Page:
He also slipped in a mention of the “AGW hypothesis,” meaning that the scientific consensus on “anthropogenic global warming” is mere guesswork. » Continue Reading.


Saturday, March 9, 2019

Eyeshine: Those Glowing Eyes Looking Back At You

eye shine I’ve taken to wandering the night lately – one of the pleasures of having a puppy. Willow, my pup, and I walk at all hours, from twilight to midnight and into the shadowy early morning. Some nights we walk under the cover of stars and moonlight, and other nights the world is so dark my black dog disappears and I wonder what exactly is on the end of my leash.

Void of visual stimulus, any earthbound glimmer of light is noteworthy. One night I saw the glow of two small eyes, like gold coins caught in the arc of my headlamp. I watched the weasel – a long small body, and bold shimmering eyes – disappear down the crevice of a stonewall. Since then I’ve become obsessed with eyeshine. » Continue Reading.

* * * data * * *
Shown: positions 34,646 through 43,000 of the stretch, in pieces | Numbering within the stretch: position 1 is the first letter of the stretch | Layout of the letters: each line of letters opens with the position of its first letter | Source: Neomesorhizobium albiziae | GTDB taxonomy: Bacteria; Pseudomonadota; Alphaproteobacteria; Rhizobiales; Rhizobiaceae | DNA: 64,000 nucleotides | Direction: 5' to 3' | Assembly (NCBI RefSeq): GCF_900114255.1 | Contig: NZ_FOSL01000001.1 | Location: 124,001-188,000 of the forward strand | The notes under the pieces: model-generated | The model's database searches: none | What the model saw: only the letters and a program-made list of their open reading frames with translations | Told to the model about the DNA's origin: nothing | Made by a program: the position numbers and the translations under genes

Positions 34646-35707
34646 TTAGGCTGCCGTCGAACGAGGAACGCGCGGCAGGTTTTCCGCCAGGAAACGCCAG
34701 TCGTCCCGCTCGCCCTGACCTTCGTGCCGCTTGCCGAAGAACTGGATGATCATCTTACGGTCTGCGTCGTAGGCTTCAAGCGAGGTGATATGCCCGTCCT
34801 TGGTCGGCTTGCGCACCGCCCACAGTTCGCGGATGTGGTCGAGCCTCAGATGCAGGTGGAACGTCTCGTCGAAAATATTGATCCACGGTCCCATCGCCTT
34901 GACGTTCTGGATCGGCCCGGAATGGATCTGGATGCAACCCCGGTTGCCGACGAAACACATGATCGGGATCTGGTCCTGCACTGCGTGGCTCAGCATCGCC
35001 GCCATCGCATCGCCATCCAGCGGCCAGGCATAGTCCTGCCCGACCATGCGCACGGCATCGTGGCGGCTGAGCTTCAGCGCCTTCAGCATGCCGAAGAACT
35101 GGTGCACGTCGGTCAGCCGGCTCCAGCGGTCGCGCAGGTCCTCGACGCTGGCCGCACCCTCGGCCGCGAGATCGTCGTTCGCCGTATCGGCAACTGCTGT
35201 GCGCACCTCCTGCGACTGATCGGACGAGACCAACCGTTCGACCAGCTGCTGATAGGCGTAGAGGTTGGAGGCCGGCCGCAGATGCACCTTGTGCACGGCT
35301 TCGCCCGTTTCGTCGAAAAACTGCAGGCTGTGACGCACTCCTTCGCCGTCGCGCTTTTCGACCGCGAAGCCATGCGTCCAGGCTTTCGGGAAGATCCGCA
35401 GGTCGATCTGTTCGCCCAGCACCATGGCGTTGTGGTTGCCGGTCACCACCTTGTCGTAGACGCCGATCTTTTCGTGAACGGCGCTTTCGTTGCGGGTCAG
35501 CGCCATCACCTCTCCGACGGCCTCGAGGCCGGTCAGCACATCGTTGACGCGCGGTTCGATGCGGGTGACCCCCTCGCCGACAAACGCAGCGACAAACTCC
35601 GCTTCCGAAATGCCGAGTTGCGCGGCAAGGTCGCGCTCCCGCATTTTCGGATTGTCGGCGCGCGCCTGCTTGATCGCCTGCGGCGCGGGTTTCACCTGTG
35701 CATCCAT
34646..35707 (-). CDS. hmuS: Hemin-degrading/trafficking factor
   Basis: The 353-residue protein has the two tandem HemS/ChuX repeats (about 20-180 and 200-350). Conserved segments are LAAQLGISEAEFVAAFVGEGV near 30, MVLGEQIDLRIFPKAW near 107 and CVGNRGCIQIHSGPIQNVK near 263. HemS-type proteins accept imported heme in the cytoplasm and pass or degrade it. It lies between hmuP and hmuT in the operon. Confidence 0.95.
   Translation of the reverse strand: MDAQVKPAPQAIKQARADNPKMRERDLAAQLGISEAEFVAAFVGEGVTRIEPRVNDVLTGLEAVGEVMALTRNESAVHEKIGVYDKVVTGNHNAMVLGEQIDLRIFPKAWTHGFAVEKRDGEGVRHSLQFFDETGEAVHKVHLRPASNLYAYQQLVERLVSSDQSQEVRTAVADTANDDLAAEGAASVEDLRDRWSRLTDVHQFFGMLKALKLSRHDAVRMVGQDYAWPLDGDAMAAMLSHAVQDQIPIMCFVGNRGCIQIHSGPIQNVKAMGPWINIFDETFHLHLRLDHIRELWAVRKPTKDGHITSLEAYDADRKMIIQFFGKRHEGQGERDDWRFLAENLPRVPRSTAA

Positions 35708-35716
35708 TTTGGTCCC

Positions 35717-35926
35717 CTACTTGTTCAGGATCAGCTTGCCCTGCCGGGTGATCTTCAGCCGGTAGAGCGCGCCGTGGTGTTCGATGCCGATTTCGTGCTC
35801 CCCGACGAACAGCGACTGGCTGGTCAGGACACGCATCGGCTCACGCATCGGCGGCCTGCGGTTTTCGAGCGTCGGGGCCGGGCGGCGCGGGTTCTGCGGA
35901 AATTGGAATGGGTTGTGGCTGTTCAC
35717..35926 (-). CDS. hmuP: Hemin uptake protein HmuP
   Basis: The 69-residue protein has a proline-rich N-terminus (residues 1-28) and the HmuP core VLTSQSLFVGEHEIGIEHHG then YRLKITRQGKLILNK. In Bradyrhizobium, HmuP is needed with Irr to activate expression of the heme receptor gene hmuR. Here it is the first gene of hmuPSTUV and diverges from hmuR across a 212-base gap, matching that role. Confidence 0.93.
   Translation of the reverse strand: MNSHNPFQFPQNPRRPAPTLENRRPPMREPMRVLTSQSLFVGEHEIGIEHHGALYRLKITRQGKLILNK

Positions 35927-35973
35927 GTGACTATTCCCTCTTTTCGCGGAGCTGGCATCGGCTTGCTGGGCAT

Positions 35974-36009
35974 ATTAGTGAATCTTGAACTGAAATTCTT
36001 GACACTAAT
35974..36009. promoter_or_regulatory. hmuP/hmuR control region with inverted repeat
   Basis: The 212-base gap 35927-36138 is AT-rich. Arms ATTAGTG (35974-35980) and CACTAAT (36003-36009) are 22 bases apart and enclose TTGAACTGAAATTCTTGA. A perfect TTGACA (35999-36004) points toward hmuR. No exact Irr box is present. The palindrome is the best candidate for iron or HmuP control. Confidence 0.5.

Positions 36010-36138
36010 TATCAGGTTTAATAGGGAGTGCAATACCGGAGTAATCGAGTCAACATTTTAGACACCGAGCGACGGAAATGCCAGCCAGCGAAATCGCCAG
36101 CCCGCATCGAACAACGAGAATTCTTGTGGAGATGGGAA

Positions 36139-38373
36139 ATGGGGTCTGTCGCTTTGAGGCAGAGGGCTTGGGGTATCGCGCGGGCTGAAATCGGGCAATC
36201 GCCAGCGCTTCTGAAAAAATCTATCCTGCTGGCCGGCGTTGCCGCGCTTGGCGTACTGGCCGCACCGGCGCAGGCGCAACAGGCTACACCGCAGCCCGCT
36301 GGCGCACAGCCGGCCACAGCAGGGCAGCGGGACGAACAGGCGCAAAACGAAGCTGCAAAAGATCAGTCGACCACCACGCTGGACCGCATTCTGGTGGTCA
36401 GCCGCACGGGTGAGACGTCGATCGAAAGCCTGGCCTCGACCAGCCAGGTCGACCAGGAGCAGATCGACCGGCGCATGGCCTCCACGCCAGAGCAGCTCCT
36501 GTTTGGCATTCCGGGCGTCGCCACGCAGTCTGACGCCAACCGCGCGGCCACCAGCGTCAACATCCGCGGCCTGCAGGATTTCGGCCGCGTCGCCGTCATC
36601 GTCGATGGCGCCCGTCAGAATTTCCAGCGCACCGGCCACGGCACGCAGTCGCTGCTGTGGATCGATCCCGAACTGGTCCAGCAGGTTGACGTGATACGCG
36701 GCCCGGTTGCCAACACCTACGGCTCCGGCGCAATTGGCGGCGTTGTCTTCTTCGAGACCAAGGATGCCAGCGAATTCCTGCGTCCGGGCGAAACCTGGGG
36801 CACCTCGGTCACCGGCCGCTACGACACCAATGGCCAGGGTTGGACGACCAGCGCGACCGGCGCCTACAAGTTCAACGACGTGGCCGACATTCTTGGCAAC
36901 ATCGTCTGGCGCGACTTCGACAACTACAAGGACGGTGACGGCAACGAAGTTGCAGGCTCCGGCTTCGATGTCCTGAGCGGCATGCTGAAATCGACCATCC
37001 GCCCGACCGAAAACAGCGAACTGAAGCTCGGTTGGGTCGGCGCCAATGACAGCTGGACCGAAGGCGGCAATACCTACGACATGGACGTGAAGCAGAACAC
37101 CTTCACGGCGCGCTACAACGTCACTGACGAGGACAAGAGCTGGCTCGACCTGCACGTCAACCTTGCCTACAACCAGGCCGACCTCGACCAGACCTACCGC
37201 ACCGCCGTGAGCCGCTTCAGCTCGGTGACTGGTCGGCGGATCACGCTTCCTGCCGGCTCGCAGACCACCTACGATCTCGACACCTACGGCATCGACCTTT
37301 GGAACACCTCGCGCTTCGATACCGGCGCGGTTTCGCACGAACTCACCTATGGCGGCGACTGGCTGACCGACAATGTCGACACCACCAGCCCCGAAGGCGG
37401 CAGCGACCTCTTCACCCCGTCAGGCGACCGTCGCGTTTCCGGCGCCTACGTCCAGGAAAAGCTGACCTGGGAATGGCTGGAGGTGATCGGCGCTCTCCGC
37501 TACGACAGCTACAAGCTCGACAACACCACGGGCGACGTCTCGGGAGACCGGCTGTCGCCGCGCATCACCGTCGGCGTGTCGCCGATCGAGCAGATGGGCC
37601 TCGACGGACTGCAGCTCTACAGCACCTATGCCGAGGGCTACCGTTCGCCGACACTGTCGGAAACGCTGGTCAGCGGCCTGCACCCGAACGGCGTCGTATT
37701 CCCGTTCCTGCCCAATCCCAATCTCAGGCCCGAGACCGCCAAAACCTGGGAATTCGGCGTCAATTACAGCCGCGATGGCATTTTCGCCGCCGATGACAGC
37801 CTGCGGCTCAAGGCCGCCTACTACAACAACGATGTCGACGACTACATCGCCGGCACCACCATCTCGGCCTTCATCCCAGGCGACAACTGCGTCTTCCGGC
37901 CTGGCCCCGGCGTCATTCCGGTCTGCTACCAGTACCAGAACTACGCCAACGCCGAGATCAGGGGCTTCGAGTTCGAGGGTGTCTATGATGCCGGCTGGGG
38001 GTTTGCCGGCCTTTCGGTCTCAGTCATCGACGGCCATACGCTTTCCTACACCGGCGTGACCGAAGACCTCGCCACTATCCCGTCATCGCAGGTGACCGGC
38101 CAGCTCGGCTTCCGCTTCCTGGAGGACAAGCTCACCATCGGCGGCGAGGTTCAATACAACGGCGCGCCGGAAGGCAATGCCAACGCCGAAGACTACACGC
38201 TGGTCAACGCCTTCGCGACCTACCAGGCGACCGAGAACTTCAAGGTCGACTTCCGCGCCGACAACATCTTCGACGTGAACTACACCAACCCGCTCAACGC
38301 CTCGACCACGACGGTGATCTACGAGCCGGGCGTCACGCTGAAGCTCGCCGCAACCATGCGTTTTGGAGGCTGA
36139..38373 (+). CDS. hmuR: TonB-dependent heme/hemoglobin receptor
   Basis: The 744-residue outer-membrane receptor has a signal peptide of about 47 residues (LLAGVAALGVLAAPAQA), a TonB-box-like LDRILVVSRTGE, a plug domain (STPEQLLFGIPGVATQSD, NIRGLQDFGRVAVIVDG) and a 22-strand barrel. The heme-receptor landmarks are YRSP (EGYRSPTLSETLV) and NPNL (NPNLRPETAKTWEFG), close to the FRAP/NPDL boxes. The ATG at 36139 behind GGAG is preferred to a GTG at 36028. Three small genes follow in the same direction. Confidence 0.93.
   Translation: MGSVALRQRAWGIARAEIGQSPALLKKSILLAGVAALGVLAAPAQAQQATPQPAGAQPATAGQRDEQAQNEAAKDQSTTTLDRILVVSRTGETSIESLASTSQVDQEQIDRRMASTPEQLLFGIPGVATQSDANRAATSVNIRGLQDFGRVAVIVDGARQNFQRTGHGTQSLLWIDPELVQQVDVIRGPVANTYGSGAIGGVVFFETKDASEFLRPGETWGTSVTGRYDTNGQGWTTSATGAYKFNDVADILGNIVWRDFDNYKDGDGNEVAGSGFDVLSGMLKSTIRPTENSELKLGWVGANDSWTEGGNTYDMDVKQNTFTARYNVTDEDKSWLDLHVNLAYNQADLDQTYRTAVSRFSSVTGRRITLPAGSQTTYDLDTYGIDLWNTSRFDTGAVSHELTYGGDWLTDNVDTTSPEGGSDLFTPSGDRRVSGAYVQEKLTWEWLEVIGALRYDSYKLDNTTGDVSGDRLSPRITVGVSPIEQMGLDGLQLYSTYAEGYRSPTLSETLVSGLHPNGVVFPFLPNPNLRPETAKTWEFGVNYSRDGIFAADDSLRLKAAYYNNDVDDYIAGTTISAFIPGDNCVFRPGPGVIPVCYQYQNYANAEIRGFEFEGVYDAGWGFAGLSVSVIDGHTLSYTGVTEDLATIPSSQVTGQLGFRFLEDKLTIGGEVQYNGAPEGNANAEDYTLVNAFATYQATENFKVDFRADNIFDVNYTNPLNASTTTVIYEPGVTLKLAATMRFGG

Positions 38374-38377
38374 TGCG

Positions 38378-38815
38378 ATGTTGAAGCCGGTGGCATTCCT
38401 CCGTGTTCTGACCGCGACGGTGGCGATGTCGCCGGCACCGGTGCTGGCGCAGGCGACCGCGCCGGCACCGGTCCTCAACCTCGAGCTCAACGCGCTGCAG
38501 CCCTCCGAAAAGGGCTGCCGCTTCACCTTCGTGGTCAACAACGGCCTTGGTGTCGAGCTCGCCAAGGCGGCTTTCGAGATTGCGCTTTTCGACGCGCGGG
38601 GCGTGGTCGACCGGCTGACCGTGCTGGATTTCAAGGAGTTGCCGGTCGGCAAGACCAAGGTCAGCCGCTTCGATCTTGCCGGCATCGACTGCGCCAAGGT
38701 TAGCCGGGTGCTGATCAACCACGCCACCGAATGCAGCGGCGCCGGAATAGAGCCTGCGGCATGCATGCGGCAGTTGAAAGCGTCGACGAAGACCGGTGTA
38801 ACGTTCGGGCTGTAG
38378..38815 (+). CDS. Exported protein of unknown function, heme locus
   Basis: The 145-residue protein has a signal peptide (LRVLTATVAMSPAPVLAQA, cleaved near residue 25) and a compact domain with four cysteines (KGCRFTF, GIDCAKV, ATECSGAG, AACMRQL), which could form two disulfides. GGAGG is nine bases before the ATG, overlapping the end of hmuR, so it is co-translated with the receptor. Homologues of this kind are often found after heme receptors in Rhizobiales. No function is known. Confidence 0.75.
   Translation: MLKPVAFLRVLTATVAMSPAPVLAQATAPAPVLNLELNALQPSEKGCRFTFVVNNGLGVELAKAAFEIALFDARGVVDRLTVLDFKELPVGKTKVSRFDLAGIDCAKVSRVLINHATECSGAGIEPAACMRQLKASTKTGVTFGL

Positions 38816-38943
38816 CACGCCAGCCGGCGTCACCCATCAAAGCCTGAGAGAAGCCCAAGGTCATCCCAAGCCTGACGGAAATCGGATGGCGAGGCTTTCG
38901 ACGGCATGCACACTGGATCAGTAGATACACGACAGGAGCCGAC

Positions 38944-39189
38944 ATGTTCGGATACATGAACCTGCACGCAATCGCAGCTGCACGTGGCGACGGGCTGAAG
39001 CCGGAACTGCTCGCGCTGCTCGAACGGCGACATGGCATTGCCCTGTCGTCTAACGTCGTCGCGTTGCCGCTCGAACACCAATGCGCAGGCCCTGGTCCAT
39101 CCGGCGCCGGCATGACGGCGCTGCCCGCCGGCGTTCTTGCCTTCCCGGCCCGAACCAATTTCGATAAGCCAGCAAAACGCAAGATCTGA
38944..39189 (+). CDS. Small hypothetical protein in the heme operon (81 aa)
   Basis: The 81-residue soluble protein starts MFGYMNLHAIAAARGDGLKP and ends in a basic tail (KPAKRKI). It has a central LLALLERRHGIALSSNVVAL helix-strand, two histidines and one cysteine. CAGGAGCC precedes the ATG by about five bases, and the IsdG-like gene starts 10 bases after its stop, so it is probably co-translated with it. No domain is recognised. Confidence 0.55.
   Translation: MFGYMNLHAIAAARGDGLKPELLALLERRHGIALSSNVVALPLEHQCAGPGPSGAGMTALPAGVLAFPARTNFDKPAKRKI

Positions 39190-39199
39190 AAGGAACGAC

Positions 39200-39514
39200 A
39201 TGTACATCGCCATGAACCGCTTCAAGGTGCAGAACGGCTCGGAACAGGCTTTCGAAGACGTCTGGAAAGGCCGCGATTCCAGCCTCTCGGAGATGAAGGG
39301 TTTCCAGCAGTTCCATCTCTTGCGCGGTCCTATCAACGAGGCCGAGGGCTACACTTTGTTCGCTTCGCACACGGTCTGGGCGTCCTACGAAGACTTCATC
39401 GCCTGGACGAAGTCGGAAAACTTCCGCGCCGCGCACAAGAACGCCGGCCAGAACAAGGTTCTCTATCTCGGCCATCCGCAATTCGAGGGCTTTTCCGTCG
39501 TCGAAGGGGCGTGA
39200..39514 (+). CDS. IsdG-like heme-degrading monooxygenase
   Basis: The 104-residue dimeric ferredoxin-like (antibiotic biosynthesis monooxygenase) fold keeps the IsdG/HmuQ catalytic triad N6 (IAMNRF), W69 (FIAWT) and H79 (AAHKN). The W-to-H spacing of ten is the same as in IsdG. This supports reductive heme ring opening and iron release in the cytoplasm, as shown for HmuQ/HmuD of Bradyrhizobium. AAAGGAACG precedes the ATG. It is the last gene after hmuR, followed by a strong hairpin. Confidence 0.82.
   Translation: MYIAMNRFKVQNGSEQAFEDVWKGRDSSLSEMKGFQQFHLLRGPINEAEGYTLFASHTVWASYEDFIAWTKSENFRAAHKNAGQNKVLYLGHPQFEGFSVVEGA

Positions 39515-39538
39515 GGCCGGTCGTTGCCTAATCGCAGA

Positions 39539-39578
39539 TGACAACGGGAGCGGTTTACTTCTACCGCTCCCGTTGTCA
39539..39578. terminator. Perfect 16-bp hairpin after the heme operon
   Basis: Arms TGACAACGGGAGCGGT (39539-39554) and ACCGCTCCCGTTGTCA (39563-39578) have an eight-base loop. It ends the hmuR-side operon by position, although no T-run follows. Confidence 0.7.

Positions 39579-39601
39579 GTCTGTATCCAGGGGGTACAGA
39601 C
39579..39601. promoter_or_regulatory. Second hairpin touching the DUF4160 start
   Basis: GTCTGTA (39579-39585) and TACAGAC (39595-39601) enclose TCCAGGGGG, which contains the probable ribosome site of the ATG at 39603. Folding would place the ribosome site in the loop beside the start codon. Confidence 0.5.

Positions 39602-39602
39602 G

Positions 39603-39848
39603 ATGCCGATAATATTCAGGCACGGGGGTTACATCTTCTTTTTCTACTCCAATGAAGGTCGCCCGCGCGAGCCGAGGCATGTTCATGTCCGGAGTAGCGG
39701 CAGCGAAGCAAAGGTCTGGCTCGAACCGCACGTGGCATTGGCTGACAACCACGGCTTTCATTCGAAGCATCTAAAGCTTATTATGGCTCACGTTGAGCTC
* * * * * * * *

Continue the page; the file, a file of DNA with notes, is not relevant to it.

Tuesday, February 26, 2019

Herpetofauna of the Adirondacks Talk in Schenectady

frogThe Kelly Adirondack Center at Union College has announced Herpetofauna of the Adirondacks, a talk with Alvin Breisch, NYS Department of Environmental Conservation Division of Fish and Wildlife (retired), set for April 11, 2019, in the Old Chapel on the Union College Campus, 807 Union St, Schenectady.

Refreshments will be served at 5 pm, with the lecture beginning at 5:30 pm. This event is free and open to the public. » Continue Reading.


Monday, February 25, 2019

Roosting Crows: Birds of a Feather